Stocking Epinephrine in Schools: What You Need to Know (Video & Resources)

On April 30, 2013, Kids With Food Allergies Foundation (KFA) hosted a free webinar in partnership with the Asthma and Allergy Foundation of America (AAFA) with guest speakers Charlotte Collins, JD, and Michael Pistiner, MD, MMSc. We thank them for their expertise and for sharing valuable information with our community on the topic of school and state policies for stocking epinephrine in schools for allergic emergencies.

Here is the video archive for you to watch at your convenience and share with others. Below the video is a list of the resources mentioned in the video.


AAFA.org/epinephrine: Find out if your state is considering legislation to allow schools to stock undesignated epinephrine.  AAFA provides a template letter, bill updates, and information on how to contact your legislator to encourage the passing of your state's bill.

AAFA.org/advocacy: Contact AAFA for information specific to your state or for advocacy assistance.

Sign up for AAFA's advocacy mailing list.

AllergyHome.org/schools: Online modules provide free training for school staff on how to manage food allergies in school.

AllergyHome's School Education Chart: Food allergy education tailored to specific groups in schools
 
KFA Support Forums: KFA provides support forums for parents to connect on topics of advocacy, school issues and more. (Registration is free.)

AAFA's State Honor Roll: Where does your state stand? AAFA publishes an annual report to identify states with the most comprehensive and preferred statewide public policies supporting people with asthma, food allergies, anaphylaxis risk and related allergic diseases in U.S. elementary, middle and high schools.  The 2013 report will be out soon.

Managing Food Allergies in Schools: KFA's previous webinars on the topic of food allergies in schools provide additional information on food allergy basics, school policies, best practices and more.

Massachusetts Data on Epinephrine Administration in Schools (PDF)

After administering epinephrine, all Massachusetts schools are required to report it to the MA Department of Public Health. These reports have found that the numbers of individuals who had life-threatening anaphylaxis (severe allergic reaction) without a previous allergy history is 25%. The reports have also found that of the individuals receiving epinephrine, most were students, but staff and visitors also experienced anaphylaxis on school campus.

Learn what epinephrine auto-injectors are currently available in the United States. Includes information about savings plans and training videos.



Our Guest Speakers:

charlotte-collinsCharlotte W. Collins, JD is Vice President of Policy and Programs for the Asthma and Allergy Foundation of America (AAFA). Before joining AAFA, she was an Associate Professor in the George Washington University’s School of Public Health and Health Services, teaching graduate courses in public health, law, policy and management. Ms. Collins received her law degree from Georgetown University Law Center, and was former counsel in the health care policy practice in the Washington DC office of a national law firm.  For over a decade, she worked with advocates to expand health coverage for the uninsured in the State of Tennessee, acted as general counsel, and ran government relations for a safety net hospital system in Memphis.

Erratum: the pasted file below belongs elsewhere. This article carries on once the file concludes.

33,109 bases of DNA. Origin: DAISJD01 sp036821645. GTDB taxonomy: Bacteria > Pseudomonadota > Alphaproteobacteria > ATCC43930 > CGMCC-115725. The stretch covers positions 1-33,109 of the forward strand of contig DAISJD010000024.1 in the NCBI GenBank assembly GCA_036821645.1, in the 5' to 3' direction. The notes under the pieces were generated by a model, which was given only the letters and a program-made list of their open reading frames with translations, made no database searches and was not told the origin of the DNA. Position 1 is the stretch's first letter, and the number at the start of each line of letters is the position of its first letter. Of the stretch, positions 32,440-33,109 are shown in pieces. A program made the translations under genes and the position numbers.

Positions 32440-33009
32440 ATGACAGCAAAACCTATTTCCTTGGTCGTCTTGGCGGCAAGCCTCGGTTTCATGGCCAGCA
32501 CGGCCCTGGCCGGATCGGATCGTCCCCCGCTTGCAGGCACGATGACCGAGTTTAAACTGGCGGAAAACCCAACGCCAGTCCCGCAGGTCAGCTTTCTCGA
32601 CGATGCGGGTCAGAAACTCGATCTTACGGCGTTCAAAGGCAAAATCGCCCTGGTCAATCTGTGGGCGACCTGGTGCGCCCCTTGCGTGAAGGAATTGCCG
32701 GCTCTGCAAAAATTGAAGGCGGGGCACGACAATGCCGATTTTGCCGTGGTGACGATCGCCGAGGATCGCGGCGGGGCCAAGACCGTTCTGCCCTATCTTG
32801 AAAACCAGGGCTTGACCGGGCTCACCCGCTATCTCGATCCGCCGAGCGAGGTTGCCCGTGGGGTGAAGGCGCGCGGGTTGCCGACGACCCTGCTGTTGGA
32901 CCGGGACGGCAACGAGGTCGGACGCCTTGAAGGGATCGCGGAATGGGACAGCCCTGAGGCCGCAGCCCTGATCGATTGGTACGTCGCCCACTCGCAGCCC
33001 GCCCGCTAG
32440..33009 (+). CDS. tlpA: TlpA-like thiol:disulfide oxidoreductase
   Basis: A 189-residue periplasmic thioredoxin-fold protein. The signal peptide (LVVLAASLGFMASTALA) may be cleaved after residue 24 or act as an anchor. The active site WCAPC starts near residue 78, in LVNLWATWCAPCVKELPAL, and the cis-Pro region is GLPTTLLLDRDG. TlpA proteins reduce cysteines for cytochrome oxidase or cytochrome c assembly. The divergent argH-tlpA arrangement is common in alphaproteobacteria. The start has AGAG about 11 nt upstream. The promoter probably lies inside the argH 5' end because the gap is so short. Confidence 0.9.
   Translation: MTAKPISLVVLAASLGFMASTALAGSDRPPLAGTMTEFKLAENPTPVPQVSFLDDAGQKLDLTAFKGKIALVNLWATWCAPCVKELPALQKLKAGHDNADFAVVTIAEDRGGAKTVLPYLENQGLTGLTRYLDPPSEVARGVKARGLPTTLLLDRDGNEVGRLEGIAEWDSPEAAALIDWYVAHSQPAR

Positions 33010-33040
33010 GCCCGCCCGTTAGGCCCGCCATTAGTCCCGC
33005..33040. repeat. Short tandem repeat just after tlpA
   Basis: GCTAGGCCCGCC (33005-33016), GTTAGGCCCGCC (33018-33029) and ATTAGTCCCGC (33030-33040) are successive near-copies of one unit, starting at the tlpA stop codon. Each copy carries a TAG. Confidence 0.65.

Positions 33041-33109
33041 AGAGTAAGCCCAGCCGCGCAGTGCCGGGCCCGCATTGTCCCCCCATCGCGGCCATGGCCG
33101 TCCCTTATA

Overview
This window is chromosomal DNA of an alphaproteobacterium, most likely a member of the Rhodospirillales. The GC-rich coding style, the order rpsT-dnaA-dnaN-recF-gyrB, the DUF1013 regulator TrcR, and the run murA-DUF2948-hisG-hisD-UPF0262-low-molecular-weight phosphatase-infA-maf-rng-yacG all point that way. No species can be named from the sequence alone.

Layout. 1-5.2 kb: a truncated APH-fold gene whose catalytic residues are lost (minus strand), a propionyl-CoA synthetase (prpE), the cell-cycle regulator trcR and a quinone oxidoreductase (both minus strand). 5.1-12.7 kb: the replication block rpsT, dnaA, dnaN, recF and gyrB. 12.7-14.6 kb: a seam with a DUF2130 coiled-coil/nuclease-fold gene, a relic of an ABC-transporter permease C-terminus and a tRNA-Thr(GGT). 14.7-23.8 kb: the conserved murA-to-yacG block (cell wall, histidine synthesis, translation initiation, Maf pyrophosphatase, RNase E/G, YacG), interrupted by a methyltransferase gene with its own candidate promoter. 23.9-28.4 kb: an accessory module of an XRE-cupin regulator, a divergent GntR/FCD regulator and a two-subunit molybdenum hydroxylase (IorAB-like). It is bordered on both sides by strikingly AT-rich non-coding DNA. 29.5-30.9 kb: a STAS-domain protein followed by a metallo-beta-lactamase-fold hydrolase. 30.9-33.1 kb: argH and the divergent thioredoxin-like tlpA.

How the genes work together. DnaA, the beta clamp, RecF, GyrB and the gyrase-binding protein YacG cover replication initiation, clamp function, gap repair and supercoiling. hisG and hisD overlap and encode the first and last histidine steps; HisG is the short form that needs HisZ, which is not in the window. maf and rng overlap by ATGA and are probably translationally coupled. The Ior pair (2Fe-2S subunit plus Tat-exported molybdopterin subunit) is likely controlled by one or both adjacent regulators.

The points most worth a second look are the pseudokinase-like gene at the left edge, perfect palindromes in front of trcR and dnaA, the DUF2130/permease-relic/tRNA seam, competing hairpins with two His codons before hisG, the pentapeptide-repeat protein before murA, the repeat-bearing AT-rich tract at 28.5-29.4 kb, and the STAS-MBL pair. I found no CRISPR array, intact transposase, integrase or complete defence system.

Collins directs AAFA’s state advocacy promoting access to epinephrine at schools.  Currently, she authors AAFA's annual State Honor Roll of Asthma and Allergy Policies for Schools, serves on the Coordinating Committee of the National Institutes of Health’s National Asthma Education and Prevention Program and the Public Policy Committee of the American Thoracic Society. In 1995, she won the Nelson Mandela Award for Health and Human Rights from the Henry J. Kaiser Family Foundation. In April 2006, Modern Healthcare magazine named her as one of the nation’s Top 25 Minority Healthcare Executives.

Michael Pistiner, MD, MMSc is a pediatric allergist, and chair of KFA's medical advisory team. He is the father of a child with food allergies and serves as a voluntary consultant for the Massachusetts Department of Public Health, School Health Services.

dr_pistiner2

Dr. Pistiner is a fellow in the American Academy of Pediatrics where he is a member of the Council of School Health and the Section of Allergy & Immunology, and is a member of the American Academy of Allergy Asthma & Immunology where he is a member of the Adverse Reaction to Food Committee. He is chair of the Medical Advisory Team for Kids with Food Allergies Foundation, and serves on the board of Asthma & Allergy Foundation of America, New England Chapter. Dr. Pistiner is the author of Everyday Cool with Food Allergies, a children's book designed to teach basic food allergy management skills to preschool and early school age children, and is co-creator of AllergyHome.org, a website that provides free modules designed to increase food allergy awareness in the community.

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The generous support of our donors allows us to reach families who need our help. A webinar attendee recently told us: "The webinar was very well put together and very professional. I appreciate that information such as this is "out there" and given to the public free of charge. It is also nice to know that "allergy parents" are not alone...there are many, many of us out there!"

You can help ensure our webinar series continues to be accessible to all families free of charge. You enable us to give families the information they need and assure them that they are not alone in their journey. Please give generously!

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Updated: February 2017

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A Division of the Asthma and Allergy Foundation of America
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